I’ve been asked a hundred million times, “Which is better: Rayon or Poly?” What the askers really wanted to know is, “Tell Me What I Should Use: Rayon or Poly.”
The decision is being made in a variety of ways. If you’re buying an existing business from someone, you’ll carry on (at least in the beginning) with what was being used. If you’re starting a new business, you may use the recommendation of the machine sales person or continue using the thread that came on your new machine. If you’re the “creative” partner, you may take the recommendation of your “business-head” partner and choose Polyester over Rayon (“No-brainer, Dude, it’s 30% cheaper!”).
The most prudent way to make the decision should be based (85%) on the type of embroidery business you do (or will do) and the balance (15%) on what thread you like best. But you should understand the properties of both types of thread.
Rayon thread is made from wood pulp and is therefore a renewable resource (important to us “tree-huggers”). It takes the place of silk thread, which was used for centuries when all embroidery was done by hand (and I was young, so young!). Machine embroidery requires a stronger fiber, hence rayon. (I love saying “hence”.) Rayon has a soft hand, or feel, even when the stitch count is high, keeping the embroidery and fabric in balance. It has a silkier sheen and warmth; the color is especially sensitive to light refraction, which makes the embroidery look more vivid and appear to have more depth. Finally, its low elongation (stretchiness) and flexibility prevents looping and puckering (trust me Newbies, you don’t want looping or puckering). I should add that rayon is color-fast and responds very well to washing (203 degrees F) and dry cleaning, except where chlorine bleach is a requirement (No, no, no!).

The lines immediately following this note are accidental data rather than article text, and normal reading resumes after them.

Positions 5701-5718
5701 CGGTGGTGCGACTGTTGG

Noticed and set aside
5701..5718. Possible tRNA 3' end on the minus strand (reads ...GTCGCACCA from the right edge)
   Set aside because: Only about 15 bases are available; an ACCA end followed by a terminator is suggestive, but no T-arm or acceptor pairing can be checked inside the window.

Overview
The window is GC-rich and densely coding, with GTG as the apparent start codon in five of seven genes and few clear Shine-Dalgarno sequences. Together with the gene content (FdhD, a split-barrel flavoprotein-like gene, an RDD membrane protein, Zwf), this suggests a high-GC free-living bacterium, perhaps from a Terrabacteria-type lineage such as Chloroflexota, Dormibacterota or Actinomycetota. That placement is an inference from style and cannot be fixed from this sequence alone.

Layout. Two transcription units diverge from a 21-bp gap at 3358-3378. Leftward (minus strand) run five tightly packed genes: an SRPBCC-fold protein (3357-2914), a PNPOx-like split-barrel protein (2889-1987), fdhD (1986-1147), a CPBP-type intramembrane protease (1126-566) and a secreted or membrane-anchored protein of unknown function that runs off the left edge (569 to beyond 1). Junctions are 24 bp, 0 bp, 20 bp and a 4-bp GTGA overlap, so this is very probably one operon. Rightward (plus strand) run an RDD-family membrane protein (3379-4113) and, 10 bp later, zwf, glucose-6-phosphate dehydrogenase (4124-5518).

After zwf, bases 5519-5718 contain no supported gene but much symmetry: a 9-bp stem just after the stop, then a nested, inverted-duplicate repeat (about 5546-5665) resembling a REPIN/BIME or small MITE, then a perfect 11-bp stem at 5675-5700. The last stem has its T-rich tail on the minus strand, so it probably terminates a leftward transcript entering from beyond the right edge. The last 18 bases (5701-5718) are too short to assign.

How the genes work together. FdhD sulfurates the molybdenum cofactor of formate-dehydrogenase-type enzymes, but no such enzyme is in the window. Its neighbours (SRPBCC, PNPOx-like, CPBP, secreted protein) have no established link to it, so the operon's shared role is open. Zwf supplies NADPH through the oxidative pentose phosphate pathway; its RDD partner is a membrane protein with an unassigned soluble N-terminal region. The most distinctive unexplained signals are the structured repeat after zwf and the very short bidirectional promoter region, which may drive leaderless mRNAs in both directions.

Polyester is a synthetic fiber made from polymers (no idea what that is!), a by-product of petroleum (not a renewable resource!). Its use as an embroidery thread started to explode when embroidery went from mostly fashion wear and home decorating (remember, before NAFTA?) to include outerwear, sportswear, uniforms and corporate apparel. A more durable thread was needed, hence (love it): polyester. Polyester thread is shiny, strong, holds color very well and is impervious (liberal arts education!) to chlorine bleach. It has a stiffer feel though, especially in high stitch count designs, and the colors, while bright, are not as lively as rayon (my opinion).
So, if you are doing items that will be used more as fashion items (fine ladies apparel, formal gowns and lingerie, corporate wear, and leather jacket backs) or as decoration (lamp shades, draperies, table clothes, photo album covers), basically, items that will be handled carefully and not abused, go for using the rayon.
If you are embroidering something that is going to be receiving tough treatment (caps, denim jacket backs, chair backs, car seat covers, canvas boat covers, stadium blankets) or items that are going to be washed a lot (uniforms and baby clothes) by persons who don’t always read laundering labels, consider using polyester thread.
To pick the brand of thread to use, see my first Blog #1 – Choosing the Best Embroidery Thread.
By the way:
I know you read the manual that came with your embroidery machine and you’re current with all the Preventive Maintenance items for it. Nonetheless (guffaw) there may be occasions when, despite the TLC, your machine needs the attention of a technical specialist (and it’s out of warranty, of course), Ta Da!!!...
Welcome to Madeira USA’s newest service: Embroidery Technicians Page. Use this page to research a machine tech when you need one. We’ve researched and sent out queries throughout the U.S. to find the technicians who are best suited for your needs. Please visit this page to learn which techs service your machine, where they are located and how to contact them. Go to the Services tab at www.madeirausa.com.
Ah! Good question. The melting point of Polyester is 492 Fahrenheit and Rayon can take even more heat. What you need to do is find out how much heat the applique materials can take and then I strongly suggest you run a test.ReplyDelete
Thanks for the question - I hope this helps.
I am with you on the word Hence, I think we, as a, society should start using that phrase more often. Your Liberal Arts Degree has done you well. Brava. Also, Polymer is a long or larger molecule consisting of a chain or network of many repeating units, formed by chemically bonding together many identical or similar small molecules called monomers. A polymer is formed by polymerization, the joining of many monomer molecules.ReplyDelete
Your blog is very informative, and your writing style had me in "stitches"
Thank you for your kind words. Along with "Hence", I favor "Inasmuch" and "Heretofore" as well. And thanks for the info on Polymers; now I know they are not a good substitute for butter in any recipes.ReplyDelete